3.)    Serving as a voice for integrity, responsibility, and professionalism in the field of aviation historic preservation

TIGHAR maintains no collection of its own, nor does it engage in the restoration or buying and selling of artifacts. The foundation devotes its resources to the saving of endangered historic aircraft wherever they may be found, and to the education of the international public in the need to preserve the relics of the history of flight.

I’ll leave it up to you and your Board of Directors to ultimately decide either way, but in my personal opinion the contributors in this forum failed miserably in living up to the above mission. Unfortunately and as a result, misinformation about Lockheed 10-E c/n 1042 has been perpetrated by those that maintain this website, to the detriment of the general aviation public.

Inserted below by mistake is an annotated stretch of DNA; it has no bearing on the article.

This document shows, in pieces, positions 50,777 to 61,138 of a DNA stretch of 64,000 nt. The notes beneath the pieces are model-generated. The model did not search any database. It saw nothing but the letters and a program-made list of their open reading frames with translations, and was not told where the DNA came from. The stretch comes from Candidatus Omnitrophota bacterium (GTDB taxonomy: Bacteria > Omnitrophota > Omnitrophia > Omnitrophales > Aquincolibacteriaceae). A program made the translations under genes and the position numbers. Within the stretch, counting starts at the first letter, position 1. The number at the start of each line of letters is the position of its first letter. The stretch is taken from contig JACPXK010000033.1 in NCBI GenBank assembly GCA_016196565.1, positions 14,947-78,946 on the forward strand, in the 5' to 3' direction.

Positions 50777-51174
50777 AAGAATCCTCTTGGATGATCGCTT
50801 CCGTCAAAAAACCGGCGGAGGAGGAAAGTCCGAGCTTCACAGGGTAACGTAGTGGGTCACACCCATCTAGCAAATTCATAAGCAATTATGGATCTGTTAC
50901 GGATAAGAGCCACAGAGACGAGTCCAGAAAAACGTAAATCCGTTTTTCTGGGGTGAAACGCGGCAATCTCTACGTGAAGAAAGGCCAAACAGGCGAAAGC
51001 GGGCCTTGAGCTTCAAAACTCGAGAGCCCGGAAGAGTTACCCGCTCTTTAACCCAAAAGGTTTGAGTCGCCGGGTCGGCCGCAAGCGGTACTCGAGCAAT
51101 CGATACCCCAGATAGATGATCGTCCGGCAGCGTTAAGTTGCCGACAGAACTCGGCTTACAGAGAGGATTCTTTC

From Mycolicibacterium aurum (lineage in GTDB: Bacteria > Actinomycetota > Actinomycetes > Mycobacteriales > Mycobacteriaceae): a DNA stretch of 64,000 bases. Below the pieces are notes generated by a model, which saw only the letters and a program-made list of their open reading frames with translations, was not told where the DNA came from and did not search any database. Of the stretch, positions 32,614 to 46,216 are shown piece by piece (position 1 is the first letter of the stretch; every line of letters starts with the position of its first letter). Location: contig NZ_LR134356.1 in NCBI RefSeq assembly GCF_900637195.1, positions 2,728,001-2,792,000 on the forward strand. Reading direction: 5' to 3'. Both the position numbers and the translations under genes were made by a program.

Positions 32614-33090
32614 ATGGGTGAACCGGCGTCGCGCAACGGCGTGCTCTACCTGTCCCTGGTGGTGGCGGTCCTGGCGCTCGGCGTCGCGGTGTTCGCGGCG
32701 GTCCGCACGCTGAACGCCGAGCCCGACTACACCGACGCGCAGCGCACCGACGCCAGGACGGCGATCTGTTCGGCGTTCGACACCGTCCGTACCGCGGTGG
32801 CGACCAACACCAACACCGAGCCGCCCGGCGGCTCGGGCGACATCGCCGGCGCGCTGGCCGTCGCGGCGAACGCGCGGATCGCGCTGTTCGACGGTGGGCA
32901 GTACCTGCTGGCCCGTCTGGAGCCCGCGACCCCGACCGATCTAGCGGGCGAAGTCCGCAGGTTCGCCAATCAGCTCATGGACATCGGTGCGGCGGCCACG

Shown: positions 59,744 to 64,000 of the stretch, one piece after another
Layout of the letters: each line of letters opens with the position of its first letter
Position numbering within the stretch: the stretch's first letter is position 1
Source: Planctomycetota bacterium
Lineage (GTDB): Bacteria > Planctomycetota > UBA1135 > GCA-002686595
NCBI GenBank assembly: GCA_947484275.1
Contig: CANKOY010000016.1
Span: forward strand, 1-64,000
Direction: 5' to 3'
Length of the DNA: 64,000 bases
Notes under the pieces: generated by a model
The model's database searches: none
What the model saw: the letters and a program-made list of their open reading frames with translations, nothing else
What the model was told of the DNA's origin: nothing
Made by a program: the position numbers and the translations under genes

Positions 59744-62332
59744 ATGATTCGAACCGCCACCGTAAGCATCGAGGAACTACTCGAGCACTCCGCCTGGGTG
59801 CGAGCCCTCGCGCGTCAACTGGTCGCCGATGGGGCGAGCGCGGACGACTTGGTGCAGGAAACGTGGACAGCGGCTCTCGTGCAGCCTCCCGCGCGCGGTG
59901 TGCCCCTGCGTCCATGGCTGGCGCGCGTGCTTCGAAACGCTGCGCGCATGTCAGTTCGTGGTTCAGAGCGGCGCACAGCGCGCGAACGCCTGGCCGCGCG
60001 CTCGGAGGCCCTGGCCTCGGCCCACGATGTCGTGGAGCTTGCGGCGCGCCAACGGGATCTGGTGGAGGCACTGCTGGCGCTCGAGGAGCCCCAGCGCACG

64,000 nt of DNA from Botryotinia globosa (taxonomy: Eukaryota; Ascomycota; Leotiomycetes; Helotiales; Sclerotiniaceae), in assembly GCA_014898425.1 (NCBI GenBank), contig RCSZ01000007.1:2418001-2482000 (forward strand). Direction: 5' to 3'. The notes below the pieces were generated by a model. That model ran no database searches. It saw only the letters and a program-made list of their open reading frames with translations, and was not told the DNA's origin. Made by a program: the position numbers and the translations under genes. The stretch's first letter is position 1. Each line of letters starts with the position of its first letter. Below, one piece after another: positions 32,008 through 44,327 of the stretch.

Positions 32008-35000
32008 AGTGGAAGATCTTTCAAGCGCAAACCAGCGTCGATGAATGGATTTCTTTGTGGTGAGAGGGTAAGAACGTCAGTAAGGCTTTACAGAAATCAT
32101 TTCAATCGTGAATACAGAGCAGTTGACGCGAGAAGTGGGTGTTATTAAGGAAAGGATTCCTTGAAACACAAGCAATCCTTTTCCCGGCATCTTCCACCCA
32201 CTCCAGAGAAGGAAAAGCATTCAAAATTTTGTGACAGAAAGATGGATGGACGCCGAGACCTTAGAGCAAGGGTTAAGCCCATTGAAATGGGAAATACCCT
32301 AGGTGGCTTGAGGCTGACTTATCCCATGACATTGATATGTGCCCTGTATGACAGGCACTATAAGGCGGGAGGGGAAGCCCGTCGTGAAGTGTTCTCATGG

1.)    Forum entry:  In response to Greg Daspit’s post entry “a chance to look at a genuine 10E components in person is good news" Ric Gillespie (Executive Director/Administrator) replied “Yes and no, Grace McGuire has been rebuilding this beast since she bought it in the 1970’s after it had nearly burned up in a Florida hangar fire.”  Mr. Gillespie’s statement “it had nearly burned up in a Florida hangar fire” is grossly, and I mean grossly incorrect.  Mr. Gillespie made this statement as absolute fact, not even as a supposition, and that is truly unfortunate. None of the other “experts” that frequent this forum seem to step up to even challenge Mr. Gillespie’s misstatement.